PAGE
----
Shell Shocked: A milestone birthday
I just had a milestone birthday. No, I won’t tell you which one. Just believe me when I say that what I celebrated was fear, anxiety and panic.
As the day approached I kept asking myself the same questions: where did it go? How did I get here so fast? Am I proud of what I’ve done with my life? If I had it to do over again what would I do over again? And of course, the ultimate question: is that all there is?
But the great thing about having a milestone birthday is that you get to share it with so many people – family, friends, neighbors, even curiosity seekers. Somehow when it’s a milestone birthday everyone seems to be aware of it.
I went to the dry cleaner and the gal behind the counter wished me a happy birthday. I went for a haircut and the hair stylist wished me a happy birthday. I deposited a check at the bank and the teller wished me a happy birthday.
I caught a burglar in the act of robbing my home and even he wished me a happy birthday before making his getaway. How did they all know? I wasn’t sporting a tattoo that had the day and year of my birth on it.
I even got a phone call from a girl from the old neighborhood I grew up in. I hadn’t seen her for many, many, many years so the call came out of the blue. Somehow she tracked me down and called me. She knew it was my birthday because she’s the same age, born the same year. The girl from my neighborhood is now a grandmother.
She asked me what I had been doing all these years. I didn’t know how to start. So I told her I wrote a humor column for the Sanibel Islander and that I’d had a home in Sanibel for many years. She was impressed. But when she told me she was calling me from Paris where she has lived after meeting her husband to be there, I, too, was impressed.
As one tends to do on a milestone birthday, we reminisced a lot. We talked about the kids we knew in common who we had grown up with. We threw names at each other that neither of us had thought about in many years. We swapped anecdotes about life as kids. We talked about the naughty things we did that got us nothing but punishment from our parents.
And we talked about friends we had as kids who we knew had left the world earlier than anyone thought they would.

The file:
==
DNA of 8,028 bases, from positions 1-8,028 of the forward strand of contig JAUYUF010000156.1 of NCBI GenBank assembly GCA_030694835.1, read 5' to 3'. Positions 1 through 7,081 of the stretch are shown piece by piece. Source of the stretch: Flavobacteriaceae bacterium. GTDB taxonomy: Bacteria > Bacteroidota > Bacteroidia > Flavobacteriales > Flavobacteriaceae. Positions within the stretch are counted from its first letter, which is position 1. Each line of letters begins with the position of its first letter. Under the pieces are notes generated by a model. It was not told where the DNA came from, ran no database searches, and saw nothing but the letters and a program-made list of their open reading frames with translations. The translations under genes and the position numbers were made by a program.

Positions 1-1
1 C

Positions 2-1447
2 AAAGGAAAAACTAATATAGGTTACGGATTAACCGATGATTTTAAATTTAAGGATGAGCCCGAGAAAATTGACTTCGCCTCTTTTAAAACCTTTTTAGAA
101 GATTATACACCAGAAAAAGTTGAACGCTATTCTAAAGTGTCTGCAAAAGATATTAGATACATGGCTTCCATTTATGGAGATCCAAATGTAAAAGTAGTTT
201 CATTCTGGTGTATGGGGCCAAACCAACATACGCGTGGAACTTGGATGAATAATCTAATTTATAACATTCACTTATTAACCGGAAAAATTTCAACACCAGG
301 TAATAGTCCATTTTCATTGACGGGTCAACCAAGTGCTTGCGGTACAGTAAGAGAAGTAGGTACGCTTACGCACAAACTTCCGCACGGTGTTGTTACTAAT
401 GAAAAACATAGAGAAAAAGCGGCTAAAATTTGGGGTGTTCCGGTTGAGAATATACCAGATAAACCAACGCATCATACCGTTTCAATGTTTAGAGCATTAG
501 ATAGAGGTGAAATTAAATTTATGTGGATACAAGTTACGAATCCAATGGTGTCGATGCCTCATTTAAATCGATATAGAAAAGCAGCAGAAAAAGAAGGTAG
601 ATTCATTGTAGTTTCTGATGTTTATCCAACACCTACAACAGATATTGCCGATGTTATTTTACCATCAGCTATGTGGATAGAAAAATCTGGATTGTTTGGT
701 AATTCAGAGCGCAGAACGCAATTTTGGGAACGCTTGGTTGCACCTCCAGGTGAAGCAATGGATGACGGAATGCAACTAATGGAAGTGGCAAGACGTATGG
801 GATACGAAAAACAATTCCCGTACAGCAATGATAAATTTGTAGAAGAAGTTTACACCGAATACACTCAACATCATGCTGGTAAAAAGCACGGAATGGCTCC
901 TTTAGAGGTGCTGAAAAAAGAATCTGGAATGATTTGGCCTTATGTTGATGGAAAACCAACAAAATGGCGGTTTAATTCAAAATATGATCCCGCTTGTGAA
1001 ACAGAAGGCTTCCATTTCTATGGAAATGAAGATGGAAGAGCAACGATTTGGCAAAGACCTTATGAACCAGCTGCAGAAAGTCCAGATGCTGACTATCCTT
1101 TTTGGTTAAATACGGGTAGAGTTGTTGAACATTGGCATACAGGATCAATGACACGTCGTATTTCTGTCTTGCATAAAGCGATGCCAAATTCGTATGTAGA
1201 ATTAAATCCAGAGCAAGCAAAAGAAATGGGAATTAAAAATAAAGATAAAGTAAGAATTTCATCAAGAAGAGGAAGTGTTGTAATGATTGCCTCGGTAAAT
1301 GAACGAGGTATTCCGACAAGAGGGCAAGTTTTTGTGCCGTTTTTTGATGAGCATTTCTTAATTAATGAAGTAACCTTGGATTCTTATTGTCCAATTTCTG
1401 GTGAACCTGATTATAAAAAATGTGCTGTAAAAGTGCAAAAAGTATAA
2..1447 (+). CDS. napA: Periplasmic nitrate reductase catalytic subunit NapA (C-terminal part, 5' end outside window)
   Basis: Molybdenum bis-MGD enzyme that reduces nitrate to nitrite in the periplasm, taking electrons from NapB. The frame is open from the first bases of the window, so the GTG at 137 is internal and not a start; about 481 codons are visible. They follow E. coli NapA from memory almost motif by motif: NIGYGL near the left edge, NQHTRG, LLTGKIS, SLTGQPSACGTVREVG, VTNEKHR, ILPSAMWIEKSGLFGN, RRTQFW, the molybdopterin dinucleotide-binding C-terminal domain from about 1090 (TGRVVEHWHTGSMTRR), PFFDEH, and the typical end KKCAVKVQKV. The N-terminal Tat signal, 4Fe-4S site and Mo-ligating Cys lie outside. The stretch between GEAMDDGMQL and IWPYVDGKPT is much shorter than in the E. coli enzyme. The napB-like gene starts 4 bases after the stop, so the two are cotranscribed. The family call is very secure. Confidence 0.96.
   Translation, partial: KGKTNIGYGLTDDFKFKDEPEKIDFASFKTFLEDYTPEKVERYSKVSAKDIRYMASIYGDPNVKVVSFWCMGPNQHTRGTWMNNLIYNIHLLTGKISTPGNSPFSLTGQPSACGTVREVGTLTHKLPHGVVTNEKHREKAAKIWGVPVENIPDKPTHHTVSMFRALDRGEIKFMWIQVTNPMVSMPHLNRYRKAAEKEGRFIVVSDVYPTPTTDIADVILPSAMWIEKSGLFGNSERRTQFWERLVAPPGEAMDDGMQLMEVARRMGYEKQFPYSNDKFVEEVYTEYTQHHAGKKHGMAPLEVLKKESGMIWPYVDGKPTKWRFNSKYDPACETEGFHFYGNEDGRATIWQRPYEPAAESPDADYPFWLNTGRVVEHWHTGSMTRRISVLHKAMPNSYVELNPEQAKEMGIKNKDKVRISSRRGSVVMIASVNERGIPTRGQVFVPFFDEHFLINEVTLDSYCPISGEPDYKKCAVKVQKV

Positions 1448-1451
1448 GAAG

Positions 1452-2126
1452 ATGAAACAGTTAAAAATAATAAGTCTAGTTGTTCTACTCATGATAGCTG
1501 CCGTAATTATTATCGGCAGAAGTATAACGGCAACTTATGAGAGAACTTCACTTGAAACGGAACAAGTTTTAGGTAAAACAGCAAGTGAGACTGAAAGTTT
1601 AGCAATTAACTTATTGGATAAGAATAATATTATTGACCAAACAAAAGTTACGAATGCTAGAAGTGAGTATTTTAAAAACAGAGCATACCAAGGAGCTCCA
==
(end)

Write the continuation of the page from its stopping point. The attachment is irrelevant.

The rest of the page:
And then she sprung a question at me that I had to really think about. She said: “So here we are knowing that the years fly by and that we won’t be here forever. Forget whatever riches you might have amassed or material things that you possess. What is the most valuable lesson you’ve learned from life?”
I didn’t hesitate. I said “The most valuable lesson I’ve learned is that when you’ve had a good friend, as you were when we were kids, you shouldn’t let a lifetime go by without staying in touch. I regret that we haven’t seen each other in so many years. We really were good friends.”
There was a long pause. I wasn’t sure what her reaction would be. Finally, she said: “You are so right on. I’ve thought about friends and family so often. They’re both what life is all about. But so many of us tend to forget the friends we had when we were kids. Some people never let go of those friends. Others, like you and me, get older, move away from the old neighborhood and don’t look back. It’s as though having friends when you’re a kid is just a phase you go through.
“Think of the many other people out there who hold on to their childhood friendships. In some cases it’s because they don’t leave the towns and areas where they were born and raised. It seems that when you move away after college that you tend to lose your childhood friends.”
It was then and there that she and I made plans to see each other in Paris next year. And it was then and there that I made the decision to use the Internet to locate and find childhood friends. If milestone birthdays accomplish any one thing it’s to force you to focus on what’s really important. And what’s really important are the friendships you’ve made – your entire life.